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There's some good evidence for symptom relief using cryotherapy (i.e. cold) and pretreatment of heat-induced symptoms with the same (Pubmed 'cryotherapy multiple sclerosis'), and there's some good work on the (auto)immunological effects of cryotherapy.

People have 'taken the waters' in Brighton, UK (where I live) for several hundred years, and some (if not all) of the perceived beneficial effects of this may relate to cold water immersion - a cheaper version of a cryochamber.

So, as an ex-triathlete, now with MS and mainly heat-related leg symptoms, I thought I'd take up sea swimming again - and guess what? Major symptomatic relief for at least half a day afterwards. The water's about 17C at the moment which is absolutely fine, but will dip down below 8C in March and so I'm preparing by taking 8-10 minute cold water baths (with a bit of Wim Hof method thrown in) when the sea's too rough, and which has a similar symptom-relieving effect. A cold bath before gym weights extends the session too.

There's more research to be done here + fortunately, I work with a colleague who's an expert in temperature physiology ... will keep you posted!

Has anyone else experienced similar benefits from sea swimming/cold water immersion? Is this something that should be looked at within step 3 (exercise) perhaps? Anyone interested in getting involved in some research?
Before my symptoms presented and I was diagnosed, I swam 3x a week as my normal workout. In a gym pool, relatively cool, but not open water cold. At first, I stopped my workout regimen during the early stages of "wtf?" as I began experiencing symptoms, but soon resumed swimming and even amped up my swim workouts after diagnosis. I did feel "better" for several hours after the workouts, and perceived slight general improvements in the weeks where I was regularly swimming vs the weeks where I was off my routine. Psychosomatic? Maybe. But as the temps started to rise in the summer, I noticed certain symptoms acting up. Particularly cognitive ones. I read about cold-water immersion treatments and started taking cold showers before bedtime. It wasn't until a two-day trip to the beach and lots of ocean swimming that I realized my earlier benefits from my swim workouts may not have been only from the physical activity, but from spending an hour in the cold water. So now I'm interested to start doing more. At first I hated taking cold showers, but now I kind of crave them, I feel so good afterwards.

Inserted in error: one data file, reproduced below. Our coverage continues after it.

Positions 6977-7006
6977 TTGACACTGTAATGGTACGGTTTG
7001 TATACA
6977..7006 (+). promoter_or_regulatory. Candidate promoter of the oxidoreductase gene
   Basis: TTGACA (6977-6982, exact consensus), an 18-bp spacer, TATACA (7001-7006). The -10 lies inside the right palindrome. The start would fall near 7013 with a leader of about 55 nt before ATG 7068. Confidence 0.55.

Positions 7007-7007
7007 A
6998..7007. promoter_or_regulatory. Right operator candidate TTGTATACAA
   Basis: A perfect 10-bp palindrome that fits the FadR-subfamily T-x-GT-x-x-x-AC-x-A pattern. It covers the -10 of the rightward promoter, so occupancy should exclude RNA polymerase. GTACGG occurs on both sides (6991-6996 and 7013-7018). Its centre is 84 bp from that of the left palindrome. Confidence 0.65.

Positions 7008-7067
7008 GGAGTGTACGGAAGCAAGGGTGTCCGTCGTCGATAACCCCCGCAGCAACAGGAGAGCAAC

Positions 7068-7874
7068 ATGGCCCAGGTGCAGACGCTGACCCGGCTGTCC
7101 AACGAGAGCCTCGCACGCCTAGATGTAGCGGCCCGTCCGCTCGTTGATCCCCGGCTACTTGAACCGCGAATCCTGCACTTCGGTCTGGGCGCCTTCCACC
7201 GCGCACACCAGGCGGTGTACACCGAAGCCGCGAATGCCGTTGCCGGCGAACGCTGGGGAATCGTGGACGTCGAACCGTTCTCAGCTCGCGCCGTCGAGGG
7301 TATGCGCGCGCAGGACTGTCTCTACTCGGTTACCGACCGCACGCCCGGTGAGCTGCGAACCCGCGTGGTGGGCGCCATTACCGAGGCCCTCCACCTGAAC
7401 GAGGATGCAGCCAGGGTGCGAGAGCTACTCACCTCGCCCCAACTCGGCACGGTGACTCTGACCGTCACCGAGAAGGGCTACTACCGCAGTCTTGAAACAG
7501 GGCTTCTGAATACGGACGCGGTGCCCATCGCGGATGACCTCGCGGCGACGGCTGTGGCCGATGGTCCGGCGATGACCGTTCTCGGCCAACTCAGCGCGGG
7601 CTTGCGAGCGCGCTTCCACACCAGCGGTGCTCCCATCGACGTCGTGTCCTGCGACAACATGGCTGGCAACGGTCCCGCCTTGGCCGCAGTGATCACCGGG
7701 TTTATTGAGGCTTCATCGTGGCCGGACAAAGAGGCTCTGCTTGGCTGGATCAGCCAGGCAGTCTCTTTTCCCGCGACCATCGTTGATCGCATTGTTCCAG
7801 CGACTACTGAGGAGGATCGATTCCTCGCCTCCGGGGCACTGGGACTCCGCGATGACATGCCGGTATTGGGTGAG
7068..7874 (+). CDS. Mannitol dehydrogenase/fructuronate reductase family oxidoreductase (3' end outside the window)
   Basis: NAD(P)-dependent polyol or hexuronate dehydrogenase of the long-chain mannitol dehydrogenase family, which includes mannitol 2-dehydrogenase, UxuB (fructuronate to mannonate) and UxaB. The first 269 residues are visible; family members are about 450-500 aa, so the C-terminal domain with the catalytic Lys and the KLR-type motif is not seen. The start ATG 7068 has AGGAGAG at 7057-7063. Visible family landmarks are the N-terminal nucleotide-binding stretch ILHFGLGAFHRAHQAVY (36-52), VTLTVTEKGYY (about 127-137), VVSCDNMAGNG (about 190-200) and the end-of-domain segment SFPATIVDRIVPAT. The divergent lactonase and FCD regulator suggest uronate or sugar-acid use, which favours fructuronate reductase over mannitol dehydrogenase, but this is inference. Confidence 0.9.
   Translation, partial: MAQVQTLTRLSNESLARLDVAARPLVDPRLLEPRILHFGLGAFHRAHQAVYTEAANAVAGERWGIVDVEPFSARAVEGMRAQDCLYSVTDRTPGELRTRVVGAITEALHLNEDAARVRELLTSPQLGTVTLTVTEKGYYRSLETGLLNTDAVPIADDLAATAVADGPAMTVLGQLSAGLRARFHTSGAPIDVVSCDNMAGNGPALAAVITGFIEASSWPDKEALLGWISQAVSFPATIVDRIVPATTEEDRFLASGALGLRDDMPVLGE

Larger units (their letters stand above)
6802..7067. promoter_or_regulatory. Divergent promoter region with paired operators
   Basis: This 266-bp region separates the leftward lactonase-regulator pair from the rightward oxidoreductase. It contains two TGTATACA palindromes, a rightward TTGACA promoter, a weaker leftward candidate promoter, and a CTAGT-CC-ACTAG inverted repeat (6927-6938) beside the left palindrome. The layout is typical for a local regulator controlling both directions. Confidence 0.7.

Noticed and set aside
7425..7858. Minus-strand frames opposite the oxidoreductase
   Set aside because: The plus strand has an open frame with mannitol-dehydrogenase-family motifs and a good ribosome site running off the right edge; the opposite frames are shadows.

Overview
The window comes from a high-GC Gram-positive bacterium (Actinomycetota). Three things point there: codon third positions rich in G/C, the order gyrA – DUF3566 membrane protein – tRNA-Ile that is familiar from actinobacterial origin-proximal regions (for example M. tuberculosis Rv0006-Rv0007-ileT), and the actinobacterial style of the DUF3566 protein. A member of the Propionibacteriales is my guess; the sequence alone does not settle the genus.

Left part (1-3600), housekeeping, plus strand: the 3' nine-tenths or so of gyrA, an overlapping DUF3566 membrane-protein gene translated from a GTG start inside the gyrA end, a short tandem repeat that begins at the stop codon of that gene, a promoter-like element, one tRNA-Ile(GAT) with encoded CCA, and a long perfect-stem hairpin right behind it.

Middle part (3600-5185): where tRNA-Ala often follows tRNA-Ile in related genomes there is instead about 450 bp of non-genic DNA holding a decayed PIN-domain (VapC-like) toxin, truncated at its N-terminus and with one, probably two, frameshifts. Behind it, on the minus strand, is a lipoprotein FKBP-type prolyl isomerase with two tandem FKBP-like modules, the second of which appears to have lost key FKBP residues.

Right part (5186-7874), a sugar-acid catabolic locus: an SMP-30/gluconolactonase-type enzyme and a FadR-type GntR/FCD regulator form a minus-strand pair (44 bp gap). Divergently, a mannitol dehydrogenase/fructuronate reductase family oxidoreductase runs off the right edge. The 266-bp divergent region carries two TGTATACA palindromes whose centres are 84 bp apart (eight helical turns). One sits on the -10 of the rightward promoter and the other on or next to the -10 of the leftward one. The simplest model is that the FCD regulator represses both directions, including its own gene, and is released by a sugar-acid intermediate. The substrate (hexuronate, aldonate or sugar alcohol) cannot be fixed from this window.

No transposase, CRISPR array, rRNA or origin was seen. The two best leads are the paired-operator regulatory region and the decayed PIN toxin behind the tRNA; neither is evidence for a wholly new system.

Wow..., my good experiences of lap swimming in an Olympic sized pool are verified after all these years. I thought that I alone had stumbled upon something that REALLY makes me feel good for the rest of the day. The pool I swim is kept cold for competition, but not nearly as cold as some of the other posts. That doesn't matter though because It makes me feel really good. I'm in the pool for at least 20 minutes every day and have been doing this for most of my life. Thanks for confirming my suspicions that cold/cool water is good for ME by lowering the body temperature...
There's a good review about the benefits of aquatic training in MS here: https://www.ncbi.nlm.nih.gov/pmc/articl ... /26339680/

Glad to here it helps!

Hi all,
Quick question - I decided to give cold water sea swimming a go last Sunday having read about the possible benefits. It was a balmy 8.4°C and I was in for an eternity (probably 5-10 min) . I felt great afterwards, however today I've got pins and needles in my arms and legs (notably worse than it's been for a while). I was since reading about cold water immersion/sea swimming, and one of the reported benefits is 'building and maintaining the immune system' due to the body perceiving a threat and increasing the number of white blood cells etc. in response.
I know that, with ms, symptoms come and go and don't want to jump to conclusions, but does anyone have any thoughts on benefits v drawbacks of cold water swimming? I know I read somewhere that it was best to avoid echinacea because it ramps up the immune system and was wondering if this might fall into the same category.
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